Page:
In one embodiment of the present invention, the counters in the delay line 110 are clocked by the same signal that is applied to the delay line. Thus, delay line 110 for detecting and counting edges in the transmit signal is clocked by the transmit signal, and delay line 112 for detecting and counting edges in the receive signal is clocked by the receive signal. By clocking the delay line with the same signal that is being delayed, the regular edge transitions will tend to occur at the same position, i.e. delay stage or element, in the delay line.

Period detection logic 120 is coupled to the delay line for inspecting the counter values of detected edges to determine the period of the applied, transmit signal. Under most if not all operating conditions, there will be some noise or "jitter" in the signal. If the delay period of the delay stages is small enough, for example on the same order of magnitude as the variance of the jitter, then the edge transitions will occur at different delay stages.

Accordingly, the period detection logic 120 includes tap point logic for determining the mean position of the detected edges. This mean position can be expressed as a fractional number of delay stages or "tap points." Thus, the tap point logic calculates an average of the tap point number for the delay stages having detected edges, weighted by the number of detected edges counted for each delay stage.

In fact, the presence of jitter can be exploited to obtain measurements of the mean position of the detected edges having a precision beyond the precision of the individual delay stages. For a very large number of periods, e.g. for hundreds of thousands of cycles, the Law of Large Numbers dictates that the measured mean position tends to the actual mean position for the applied signal. Thus, the extra precision is obtained by sampling the edge transition for very large number of times. Preferably, the delay period of the delay stages lies within a standard deviation (σ, sigma) or two of the actual mean position for the edge transition.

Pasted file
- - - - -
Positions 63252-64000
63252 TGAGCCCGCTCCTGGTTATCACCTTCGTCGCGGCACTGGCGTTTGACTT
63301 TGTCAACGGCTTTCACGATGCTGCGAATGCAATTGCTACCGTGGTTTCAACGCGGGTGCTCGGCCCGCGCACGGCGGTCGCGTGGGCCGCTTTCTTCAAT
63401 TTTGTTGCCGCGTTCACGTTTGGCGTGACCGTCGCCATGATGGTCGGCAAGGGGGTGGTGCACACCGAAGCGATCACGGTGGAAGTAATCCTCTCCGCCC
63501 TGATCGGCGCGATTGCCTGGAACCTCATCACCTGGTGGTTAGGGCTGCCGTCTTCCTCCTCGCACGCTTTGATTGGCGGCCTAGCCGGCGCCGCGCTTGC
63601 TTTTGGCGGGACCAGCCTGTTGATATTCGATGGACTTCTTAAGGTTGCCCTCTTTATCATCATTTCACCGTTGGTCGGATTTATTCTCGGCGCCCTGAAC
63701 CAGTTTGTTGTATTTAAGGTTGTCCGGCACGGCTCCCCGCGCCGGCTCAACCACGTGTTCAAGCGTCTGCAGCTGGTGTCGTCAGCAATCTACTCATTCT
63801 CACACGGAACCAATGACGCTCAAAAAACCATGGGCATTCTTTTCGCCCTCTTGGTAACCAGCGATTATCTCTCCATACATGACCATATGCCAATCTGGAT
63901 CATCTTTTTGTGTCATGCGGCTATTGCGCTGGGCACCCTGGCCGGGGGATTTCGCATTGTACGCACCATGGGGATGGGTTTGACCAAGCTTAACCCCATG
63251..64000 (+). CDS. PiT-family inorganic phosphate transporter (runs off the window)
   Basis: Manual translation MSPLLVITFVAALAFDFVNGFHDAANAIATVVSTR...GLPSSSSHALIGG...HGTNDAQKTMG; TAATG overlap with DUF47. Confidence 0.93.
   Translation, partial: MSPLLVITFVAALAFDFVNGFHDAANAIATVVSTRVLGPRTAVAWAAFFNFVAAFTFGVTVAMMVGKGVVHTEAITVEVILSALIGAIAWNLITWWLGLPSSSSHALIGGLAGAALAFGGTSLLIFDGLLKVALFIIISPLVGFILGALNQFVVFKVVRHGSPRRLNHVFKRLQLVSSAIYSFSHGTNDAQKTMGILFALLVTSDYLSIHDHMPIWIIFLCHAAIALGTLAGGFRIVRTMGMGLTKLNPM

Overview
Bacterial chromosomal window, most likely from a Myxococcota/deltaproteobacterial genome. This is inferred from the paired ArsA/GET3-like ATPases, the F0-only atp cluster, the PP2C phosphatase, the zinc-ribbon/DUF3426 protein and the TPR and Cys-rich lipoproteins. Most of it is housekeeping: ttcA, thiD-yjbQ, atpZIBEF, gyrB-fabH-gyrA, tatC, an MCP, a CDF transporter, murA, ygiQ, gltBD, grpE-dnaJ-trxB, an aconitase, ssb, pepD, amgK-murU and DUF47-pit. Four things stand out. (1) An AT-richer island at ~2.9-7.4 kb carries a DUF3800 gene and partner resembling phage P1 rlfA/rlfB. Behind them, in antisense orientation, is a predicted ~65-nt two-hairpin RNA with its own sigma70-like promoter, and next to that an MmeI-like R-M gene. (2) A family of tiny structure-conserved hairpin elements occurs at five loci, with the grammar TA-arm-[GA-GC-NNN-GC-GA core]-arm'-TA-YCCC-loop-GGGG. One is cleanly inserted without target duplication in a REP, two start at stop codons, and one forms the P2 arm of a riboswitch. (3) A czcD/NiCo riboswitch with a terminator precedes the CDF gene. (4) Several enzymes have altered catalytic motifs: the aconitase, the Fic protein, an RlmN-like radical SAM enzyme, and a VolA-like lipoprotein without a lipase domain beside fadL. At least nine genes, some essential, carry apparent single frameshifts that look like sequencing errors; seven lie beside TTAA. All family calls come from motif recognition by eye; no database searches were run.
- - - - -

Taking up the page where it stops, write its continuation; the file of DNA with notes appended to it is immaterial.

For example, depicted in FIG. 1(b) is an exemplary histogram of counter values for detected edges plotted against respective delay elements. Mean edge position 140 corresponds to the average tap point for the first regular occurrence of a particular edge. If there are two (2) detected transitions at delay element number 34, five (5) detected transitions for tap point 35, two (2) detected transitions for tap point 36, and one (1) transition for tap point 37. Thus, the mean position 140 of the detected edges is: (34ˇ2+35ˇ5+36ˇ2+37ˇ1)/(2+5+2+1)=35.2 tap points.

Similarly, the second occurrence of the transition in the exemplary histogram yields a mean position 150 of the detected edges of: (68ˇ1+69ˇ3+70ˇ5+71ˇ1)/(1+3+5+1)=69.6 tap points. The tap point difference 150, i.e. 69.6-35.2=34.4, is equivalent to the period of the applied signal and can be calculated by such forms of calculation logic as a microprocessor, an arithmetic logic unit, an adder/subtracter combinatorial logic circuit, and the like. In the example, if the common delay period of each delay stage is 70 ps, then the period of the applied signal is 70 psˇ34.4=2.41 μs, which corresponds to a frequency of 415 MHz by taking the reciprocal thereof.